Hey..
Sorry for the horrible appearence of this question but here it goes..
Show that:
17(1-(1/17^2))^0.5 = n(sqrt(2))
Where n is an integer, whose value is to be found
the closest ive gotten so far is
17(sqrt(1-17^-2))
or
17(sqrt((17^2-1)/(17^2))
... but I'm not sure where to start since 17 is prime and I don't think the brackets can be expanded because the sqrt() surrounding the right-most part of the expression doesn't allow this as far as I'm aware
I'd prefer to have the steps to complete the problem since the value for n is given at the back of the textbook (n=12).
Thanks in advance,
Kwah =]
the trick is this: if x is positive, then . so if we square a positive number and then square root it, we simply undo the square root, so that makes sense. furthermore, it is a law of surds that:
so, ............by the first thing i said
.........by the law of surds that i mentioned
the rest follows
uhh... that is simply a less-clear explanation of the steps i did and naming it as the law of surds lol (dull)
btw, forgive me if ive misunderstood, but none of this quote from your post is accurate...
For , it does not matter if x is positive since it gets squared first...the trick is this: if x is positive, then .
Obviously, if it gets rooted first then squared, x has to be positive
As for this second sentence, it does not make sense that squaring a number THEN rooting it = undoing the root ((in fact, applying a root is undoing the square - which came first))so if we square a positive number and then square root it, we simply undo the square root, so that makes sense.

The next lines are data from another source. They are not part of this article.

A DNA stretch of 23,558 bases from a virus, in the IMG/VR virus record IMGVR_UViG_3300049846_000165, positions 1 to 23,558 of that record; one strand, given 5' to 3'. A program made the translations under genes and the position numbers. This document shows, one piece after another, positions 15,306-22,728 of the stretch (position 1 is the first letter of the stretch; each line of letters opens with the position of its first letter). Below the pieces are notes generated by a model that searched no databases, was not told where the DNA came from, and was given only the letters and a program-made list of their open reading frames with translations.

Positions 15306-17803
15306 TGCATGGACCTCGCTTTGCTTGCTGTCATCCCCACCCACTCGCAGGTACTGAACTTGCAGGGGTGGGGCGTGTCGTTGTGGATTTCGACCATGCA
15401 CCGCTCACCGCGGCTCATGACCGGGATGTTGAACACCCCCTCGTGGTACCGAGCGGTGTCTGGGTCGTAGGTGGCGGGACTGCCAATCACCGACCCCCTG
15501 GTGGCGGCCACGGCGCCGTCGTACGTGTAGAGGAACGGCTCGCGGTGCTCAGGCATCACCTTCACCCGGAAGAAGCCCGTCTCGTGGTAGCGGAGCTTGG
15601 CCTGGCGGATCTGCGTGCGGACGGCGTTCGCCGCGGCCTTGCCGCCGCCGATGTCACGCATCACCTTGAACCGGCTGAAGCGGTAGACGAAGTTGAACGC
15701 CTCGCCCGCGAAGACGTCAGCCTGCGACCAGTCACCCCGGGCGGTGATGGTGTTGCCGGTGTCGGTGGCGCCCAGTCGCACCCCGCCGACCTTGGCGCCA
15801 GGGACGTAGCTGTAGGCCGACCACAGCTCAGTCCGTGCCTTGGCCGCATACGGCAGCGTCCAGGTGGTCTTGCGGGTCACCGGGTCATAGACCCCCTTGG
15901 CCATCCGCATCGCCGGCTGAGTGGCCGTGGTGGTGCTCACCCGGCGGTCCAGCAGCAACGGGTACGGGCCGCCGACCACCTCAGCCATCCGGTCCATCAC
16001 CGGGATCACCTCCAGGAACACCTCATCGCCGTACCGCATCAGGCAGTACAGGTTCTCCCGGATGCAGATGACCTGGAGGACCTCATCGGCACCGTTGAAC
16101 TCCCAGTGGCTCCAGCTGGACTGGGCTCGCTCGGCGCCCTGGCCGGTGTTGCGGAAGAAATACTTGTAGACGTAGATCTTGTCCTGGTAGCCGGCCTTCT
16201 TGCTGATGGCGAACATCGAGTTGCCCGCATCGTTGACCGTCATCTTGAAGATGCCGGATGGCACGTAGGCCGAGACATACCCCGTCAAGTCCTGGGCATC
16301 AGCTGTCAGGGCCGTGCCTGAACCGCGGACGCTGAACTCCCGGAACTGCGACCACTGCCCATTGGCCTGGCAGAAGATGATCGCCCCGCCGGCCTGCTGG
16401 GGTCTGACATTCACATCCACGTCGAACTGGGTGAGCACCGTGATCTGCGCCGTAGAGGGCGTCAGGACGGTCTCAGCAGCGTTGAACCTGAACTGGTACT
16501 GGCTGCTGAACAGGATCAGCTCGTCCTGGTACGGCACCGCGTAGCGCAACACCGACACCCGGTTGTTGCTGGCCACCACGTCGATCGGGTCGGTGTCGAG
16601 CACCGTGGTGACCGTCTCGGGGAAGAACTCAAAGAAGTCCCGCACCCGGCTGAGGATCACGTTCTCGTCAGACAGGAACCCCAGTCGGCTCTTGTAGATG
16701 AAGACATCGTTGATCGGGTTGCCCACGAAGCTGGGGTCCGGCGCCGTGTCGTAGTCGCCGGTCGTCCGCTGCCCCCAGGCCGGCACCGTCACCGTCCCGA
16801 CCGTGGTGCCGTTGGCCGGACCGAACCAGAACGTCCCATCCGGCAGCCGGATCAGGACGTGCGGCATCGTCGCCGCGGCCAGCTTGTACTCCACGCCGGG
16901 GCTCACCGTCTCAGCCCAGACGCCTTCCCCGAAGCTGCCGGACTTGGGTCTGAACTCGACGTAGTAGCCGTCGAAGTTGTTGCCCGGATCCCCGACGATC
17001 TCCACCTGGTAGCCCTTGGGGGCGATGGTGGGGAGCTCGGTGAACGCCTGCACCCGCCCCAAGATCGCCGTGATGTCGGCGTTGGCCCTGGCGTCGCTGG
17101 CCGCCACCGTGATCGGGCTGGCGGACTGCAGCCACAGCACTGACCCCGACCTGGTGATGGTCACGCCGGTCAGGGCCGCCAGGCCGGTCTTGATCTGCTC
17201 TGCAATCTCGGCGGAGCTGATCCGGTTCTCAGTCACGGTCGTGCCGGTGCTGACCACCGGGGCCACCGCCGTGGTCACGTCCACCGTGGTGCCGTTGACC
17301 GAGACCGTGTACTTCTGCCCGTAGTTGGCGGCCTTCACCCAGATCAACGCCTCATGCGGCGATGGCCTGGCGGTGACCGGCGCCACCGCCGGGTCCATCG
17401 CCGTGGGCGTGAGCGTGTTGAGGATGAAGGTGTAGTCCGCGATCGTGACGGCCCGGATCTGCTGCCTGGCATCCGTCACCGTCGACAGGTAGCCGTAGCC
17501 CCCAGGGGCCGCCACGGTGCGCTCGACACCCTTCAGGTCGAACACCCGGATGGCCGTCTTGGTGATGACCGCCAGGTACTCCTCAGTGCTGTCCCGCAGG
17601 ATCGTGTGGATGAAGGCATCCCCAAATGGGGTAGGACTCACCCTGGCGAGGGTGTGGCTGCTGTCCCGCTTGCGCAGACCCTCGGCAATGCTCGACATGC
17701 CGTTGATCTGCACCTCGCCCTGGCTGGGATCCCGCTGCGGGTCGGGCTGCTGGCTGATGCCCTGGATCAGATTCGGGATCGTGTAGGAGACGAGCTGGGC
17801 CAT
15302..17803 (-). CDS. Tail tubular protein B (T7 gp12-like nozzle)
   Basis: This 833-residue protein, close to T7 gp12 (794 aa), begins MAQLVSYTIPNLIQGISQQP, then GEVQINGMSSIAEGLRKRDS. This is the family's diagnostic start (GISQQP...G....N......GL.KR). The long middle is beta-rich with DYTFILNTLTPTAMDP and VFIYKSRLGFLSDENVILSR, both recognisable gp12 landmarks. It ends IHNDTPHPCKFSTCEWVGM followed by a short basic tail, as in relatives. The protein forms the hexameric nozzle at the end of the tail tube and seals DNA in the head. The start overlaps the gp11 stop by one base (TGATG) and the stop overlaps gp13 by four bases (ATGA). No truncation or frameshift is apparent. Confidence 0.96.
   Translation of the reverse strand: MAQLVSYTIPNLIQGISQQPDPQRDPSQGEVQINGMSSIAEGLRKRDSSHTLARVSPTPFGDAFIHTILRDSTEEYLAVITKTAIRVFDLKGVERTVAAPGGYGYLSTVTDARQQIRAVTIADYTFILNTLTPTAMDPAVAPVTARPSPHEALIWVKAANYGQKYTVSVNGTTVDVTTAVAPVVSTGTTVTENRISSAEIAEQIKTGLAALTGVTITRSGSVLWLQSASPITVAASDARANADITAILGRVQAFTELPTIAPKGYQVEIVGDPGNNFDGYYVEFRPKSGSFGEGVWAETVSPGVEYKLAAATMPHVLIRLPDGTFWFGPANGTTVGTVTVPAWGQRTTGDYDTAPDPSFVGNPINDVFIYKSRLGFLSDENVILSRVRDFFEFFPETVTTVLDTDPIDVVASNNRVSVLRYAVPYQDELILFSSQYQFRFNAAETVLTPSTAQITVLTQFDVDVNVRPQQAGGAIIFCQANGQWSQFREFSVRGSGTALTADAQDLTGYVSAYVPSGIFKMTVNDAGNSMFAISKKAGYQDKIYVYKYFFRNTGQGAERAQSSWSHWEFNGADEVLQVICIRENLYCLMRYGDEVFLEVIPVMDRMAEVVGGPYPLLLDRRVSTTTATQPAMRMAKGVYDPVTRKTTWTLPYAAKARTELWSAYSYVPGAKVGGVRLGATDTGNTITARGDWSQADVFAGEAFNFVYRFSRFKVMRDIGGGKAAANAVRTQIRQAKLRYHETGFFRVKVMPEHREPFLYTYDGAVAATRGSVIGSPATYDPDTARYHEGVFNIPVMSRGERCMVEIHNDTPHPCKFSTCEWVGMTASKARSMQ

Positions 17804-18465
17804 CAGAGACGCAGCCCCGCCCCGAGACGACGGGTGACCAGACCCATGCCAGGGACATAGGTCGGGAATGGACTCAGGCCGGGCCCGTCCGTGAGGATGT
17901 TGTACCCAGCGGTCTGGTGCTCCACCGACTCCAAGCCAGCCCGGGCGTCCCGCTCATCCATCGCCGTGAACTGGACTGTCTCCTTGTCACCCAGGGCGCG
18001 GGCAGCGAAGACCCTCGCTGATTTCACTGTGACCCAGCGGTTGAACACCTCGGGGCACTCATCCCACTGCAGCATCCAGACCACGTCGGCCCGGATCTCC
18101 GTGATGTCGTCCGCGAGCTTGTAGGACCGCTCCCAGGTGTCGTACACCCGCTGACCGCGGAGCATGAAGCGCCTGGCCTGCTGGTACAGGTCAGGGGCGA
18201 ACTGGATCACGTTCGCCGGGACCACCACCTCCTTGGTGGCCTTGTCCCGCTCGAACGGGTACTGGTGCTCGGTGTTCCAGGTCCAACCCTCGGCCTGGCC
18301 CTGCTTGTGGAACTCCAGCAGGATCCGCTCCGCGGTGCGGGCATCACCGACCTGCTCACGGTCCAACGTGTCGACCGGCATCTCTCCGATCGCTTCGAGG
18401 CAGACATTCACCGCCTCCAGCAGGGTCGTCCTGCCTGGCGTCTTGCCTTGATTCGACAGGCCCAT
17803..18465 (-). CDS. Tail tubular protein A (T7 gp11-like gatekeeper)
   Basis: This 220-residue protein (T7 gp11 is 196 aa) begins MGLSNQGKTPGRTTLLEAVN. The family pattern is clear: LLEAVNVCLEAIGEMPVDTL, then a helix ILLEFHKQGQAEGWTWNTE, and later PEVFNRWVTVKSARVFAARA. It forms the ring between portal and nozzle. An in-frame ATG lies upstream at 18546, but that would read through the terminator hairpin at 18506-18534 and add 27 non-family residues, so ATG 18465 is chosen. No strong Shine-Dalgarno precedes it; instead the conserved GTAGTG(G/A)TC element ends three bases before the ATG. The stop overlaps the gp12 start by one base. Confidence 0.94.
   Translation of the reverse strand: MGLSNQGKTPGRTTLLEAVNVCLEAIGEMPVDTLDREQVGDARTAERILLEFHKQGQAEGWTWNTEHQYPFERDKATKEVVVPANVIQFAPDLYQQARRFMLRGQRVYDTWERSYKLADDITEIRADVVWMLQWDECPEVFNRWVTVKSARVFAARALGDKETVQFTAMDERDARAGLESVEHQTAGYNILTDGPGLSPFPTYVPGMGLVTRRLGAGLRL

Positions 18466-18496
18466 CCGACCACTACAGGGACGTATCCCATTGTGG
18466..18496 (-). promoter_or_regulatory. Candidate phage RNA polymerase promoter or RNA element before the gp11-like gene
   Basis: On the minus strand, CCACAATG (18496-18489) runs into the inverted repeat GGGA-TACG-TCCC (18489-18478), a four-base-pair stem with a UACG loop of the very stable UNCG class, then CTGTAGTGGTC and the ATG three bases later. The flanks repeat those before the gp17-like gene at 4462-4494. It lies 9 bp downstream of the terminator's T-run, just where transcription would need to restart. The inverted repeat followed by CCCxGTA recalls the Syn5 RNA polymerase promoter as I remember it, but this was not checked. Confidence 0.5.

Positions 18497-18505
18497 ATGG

regards,
Kwah =]
it is a law of surds. and my explanation is more general than yours was. you used 17 as the specific example, my x could be anything.
you are mistaken. in general,btw, forgive me if ive misunderstood, but none of this quote from your post is accurate...
For , it does not matter if x is positive since it gets squared first...
Obviously, if it gets rooted first then squared, x has to be positive
by the way, x cannot be rooted first if it was negative. you'd get a complex number in that case
the square is under the square root, so we apply it first. , you do what is in the brackets first.As for this second sentence, it does not make sense that squaring a number THEN rooting it = undoing the root ((in fact, applying a root is undoing the square - which came first))
I'm really confused where to begin with replying to this ..
first off, i don't agree that
regardless of the value of , positive or negative, it results in , yeah?
roots can have a positive OR negative value, therefore does not necessarily equate to
If, as I stated in my last post, the is OUTSIDE the root, then is forced to become positive for two reasons..
is true (note: the outside the root)
for the reasons we have both stated, you cannot root negative numbers therefore x is required to be positive..
AND, squaring it afterwards would force it to become positive regardless..
the only other confusions / point I have to make about this is
(negative)
There was more that I wanted to say but it has gotten lost in my mind lol..
regards,
Kwah =]
by definition. it is not something i made up. there are two standard definitions for |x|, and that is one of them.